Talking to Your Healthcare Provider about Concerns

First Concern to Action Tool Kit

September 2, 2018

If you have concerns about your child's development, call your health care provider and tell him or her that you would like to make an appointment because you are concerned about your child’s development.

Bring the milestones checklist with you and include specific examples. If you or the health care provider thinks there might be a delay, ask for a general developmental screening and an autism-specific screening. If either of you still concerned, ask for a referral to a specialist who can do a more in-depth evaluation. While you wait for the referral, you can also call your state’s public Early Intervention office to find out if your child qualifies for services.

You should maintain a trusting relationship with your health care provider. If you have questions, ask them. Bring the MCHAT and any notes with you at the visit so he or she can understand your concerns more.

What typically happens during this visit?

Your health care provider will conduct a developmental screening. The American Academy of Pediatrics has published recommendations on what happens during a typical “well-child” visit. These well child visits, even if your child is not sick, are necessary.

A developmental screening is conducted to see if your child is learning basic skills when he or she should, or if there might be delays.  The health care provider might ask you some questions or talk and play with your child during an exam to see how he or she learns, speaks, behaves, and moves.  If your child shows delays in a particular area of development, it does not mean that he or she will meet the criteria for a particular diagnosis. This screening simply provides a useful way to identify the potential risk of developing differently.

According to the American Academy of Pediatrics, all children should be formally screened for developmental delays and disabilities during regular well-child health care provider visits at nine months, 18 months, and 24 or 30 months. Additional screening might be needed if a child is at high risk for developmental problems due to preterm birth, low birth weight or other reasons.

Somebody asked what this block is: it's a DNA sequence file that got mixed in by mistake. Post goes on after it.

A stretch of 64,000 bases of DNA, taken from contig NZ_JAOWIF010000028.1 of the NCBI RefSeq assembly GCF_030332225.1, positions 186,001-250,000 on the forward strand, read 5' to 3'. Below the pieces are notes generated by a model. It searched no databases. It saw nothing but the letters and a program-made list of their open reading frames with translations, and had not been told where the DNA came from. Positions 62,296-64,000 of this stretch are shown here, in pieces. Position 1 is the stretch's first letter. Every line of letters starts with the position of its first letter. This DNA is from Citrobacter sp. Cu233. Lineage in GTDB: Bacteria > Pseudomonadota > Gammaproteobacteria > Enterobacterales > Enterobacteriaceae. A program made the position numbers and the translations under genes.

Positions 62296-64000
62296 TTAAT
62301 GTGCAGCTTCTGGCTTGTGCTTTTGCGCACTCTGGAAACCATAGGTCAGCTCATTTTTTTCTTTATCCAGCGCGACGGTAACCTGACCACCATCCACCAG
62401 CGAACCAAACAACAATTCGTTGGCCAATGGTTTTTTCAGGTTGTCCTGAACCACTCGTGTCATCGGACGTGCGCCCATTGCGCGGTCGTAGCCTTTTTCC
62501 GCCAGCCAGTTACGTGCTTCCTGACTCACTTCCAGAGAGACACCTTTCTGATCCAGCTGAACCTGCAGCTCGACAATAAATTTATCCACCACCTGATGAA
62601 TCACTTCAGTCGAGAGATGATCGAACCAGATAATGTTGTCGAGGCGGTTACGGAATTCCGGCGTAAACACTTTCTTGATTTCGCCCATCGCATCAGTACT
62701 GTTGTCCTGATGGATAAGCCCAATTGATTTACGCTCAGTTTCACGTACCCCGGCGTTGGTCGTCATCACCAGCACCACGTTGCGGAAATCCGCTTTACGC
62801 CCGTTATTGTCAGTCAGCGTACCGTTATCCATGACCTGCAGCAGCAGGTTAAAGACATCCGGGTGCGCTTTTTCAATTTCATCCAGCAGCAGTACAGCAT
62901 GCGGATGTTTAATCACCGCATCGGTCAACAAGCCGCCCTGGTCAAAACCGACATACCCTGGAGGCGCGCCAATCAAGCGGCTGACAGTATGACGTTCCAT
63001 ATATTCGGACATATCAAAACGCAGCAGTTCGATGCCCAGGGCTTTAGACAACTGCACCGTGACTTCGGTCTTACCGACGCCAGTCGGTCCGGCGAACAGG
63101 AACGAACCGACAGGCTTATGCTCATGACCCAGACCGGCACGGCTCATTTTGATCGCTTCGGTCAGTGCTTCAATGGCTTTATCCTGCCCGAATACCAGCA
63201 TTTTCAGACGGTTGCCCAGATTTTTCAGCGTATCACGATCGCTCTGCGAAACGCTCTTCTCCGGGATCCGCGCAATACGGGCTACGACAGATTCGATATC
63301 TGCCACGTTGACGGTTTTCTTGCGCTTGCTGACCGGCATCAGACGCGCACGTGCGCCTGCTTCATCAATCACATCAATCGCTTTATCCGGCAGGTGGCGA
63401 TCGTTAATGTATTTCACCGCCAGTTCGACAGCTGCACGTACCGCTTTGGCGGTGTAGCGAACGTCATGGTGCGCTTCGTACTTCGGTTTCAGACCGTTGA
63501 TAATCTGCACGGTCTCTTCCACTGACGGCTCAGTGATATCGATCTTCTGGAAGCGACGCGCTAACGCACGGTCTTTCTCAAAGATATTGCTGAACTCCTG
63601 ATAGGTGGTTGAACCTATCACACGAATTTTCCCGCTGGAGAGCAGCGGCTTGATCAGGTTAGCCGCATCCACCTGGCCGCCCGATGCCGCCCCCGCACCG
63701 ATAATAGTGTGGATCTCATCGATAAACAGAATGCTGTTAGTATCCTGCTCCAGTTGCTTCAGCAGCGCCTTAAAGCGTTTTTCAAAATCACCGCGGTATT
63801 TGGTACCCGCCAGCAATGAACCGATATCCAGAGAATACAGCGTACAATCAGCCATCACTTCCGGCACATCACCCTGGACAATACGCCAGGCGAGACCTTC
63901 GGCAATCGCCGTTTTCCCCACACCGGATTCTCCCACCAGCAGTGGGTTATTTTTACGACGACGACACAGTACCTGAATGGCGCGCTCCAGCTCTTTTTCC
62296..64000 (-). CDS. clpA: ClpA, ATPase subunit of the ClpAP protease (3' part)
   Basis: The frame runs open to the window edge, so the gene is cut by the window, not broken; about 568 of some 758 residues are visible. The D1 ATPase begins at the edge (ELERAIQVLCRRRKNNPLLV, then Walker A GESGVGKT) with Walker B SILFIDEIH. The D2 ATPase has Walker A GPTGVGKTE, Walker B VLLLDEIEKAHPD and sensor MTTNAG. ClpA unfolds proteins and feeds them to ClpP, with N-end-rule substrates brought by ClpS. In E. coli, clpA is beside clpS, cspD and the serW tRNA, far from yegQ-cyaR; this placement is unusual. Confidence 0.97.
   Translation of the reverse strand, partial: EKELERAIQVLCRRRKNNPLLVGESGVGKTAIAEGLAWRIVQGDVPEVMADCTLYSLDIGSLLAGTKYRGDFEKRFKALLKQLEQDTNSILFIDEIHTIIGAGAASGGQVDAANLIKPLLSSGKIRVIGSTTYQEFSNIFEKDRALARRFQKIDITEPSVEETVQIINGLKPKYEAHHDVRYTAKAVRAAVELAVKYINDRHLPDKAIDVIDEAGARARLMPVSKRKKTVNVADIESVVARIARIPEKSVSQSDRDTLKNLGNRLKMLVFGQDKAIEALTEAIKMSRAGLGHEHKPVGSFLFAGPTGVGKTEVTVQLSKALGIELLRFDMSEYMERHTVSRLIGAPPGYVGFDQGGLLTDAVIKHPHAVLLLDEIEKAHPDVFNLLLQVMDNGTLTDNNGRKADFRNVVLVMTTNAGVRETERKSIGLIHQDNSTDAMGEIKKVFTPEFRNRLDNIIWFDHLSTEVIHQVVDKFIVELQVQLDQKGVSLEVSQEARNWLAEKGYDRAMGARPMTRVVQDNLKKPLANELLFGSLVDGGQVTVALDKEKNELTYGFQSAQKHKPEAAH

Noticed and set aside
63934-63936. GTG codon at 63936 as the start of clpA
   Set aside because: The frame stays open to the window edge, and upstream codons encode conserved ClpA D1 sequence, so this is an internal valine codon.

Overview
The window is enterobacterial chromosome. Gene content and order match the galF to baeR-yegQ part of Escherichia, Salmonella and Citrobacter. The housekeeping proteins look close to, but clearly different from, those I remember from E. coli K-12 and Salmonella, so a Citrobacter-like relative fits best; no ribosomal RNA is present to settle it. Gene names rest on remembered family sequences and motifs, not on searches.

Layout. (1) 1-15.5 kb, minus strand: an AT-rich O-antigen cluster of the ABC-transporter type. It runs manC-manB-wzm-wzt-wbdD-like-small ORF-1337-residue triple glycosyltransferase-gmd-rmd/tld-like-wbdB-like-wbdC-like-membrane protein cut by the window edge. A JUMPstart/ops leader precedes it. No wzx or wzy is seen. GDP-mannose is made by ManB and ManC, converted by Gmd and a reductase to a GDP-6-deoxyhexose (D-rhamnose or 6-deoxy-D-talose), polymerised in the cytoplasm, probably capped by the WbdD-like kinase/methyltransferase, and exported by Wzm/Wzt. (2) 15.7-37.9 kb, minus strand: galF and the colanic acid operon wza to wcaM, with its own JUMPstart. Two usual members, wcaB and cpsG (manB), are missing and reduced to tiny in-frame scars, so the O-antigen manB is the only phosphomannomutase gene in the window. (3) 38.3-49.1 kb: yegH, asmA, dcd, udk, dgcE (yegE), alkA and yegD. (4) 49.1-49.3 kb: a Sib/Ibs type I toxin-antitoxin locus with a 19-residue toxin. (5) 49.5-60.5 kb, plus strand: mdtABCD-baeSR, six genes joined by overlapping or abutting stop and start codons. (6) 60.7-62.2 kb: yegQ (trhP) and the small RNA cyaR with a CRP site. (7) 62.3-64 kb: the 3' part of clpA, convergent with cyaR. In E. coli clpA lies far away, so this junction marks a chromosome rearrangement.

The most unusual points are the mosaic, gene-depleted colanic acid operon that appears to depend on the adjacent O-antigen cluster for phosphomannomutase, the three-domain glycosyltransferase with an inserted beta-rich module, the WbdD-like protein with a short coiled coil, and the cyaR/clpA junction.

There are many types of formal screening tools for developmental delay. Some will be questions for you to answer, and others will be answered based upon what your health care provider observes. Some examples of general developmental screeners are the Communication and Symbolic Behavior Scales (CSBS), the Parents’ Evaluation of Developmental Status (PEDS), and the Ages and Stages Questionnaire (ASQ). The Easter Seals has an online ASQ that you can take online.

You may also be asked to have your child’s hearing tested with an audiology exam. Hearing loss can affect a child’s ability to develop communication and social skills. A hearing test is usually a part of the screening process, and if hearing loss is found, autism may be ruled out.

What is an autism screening?

The American Academy of Pediatrics (AAP) recommends that all children receive autism screening at 18 and 24 months of age, and the Modified Checklist of Autism in Toddlers (M-CHAT) is one of the AAP’s recommended tools. The M-CHAT™ is a scientifically validated checklist of questions used for screening children between 16 and 30 months of age to assess their risk for autism spectrum disorder.

The M-CHAT called a “screener” because it is designed to identify those children who need to be referred for a full evaluation. There is a possibility your child may screen positive on the M-CHAT but will not be diagnosed with ASD.  This is why it is important to follow up with your health care provider.

How do I prepare for the visit to my child’s health care provider?

Before you go to your appointment, fill out the M-CHAT found at the end of this tool kit and bring it to your health care provider. There is also a list of general questions about your concerns that you can complete and bring with you. Your health care provider will ask about these concerns, and it may help determine next steps by thinking specifically about these concerns.

If the M-CHAT screener indicates your child has some signs of autism, it will be important to complete the second step of the screening, the M-CHAT Follow Up interview. The health care provider will need to ask you some additional questions in person to do this. Not all children who show signs of autism after the first step will have autism. For some children, this screener also picks up other developmental delays, like talking late, that also need to be sorted out to see if extra help is needed.

It is important to remember that you know your child best. If you are still concerned after your visit with your health care provider, you may follow-up independently even without a referral and get a second opinion. You can do so by contacting the local birth to three agency listed at the end of the tool kit. If your child is over the age of three, you can contact your local school district and request a formal evaluation. 

Learn more about responding to your concerns about your child in Autism Speaks First Concern to Action tool kit.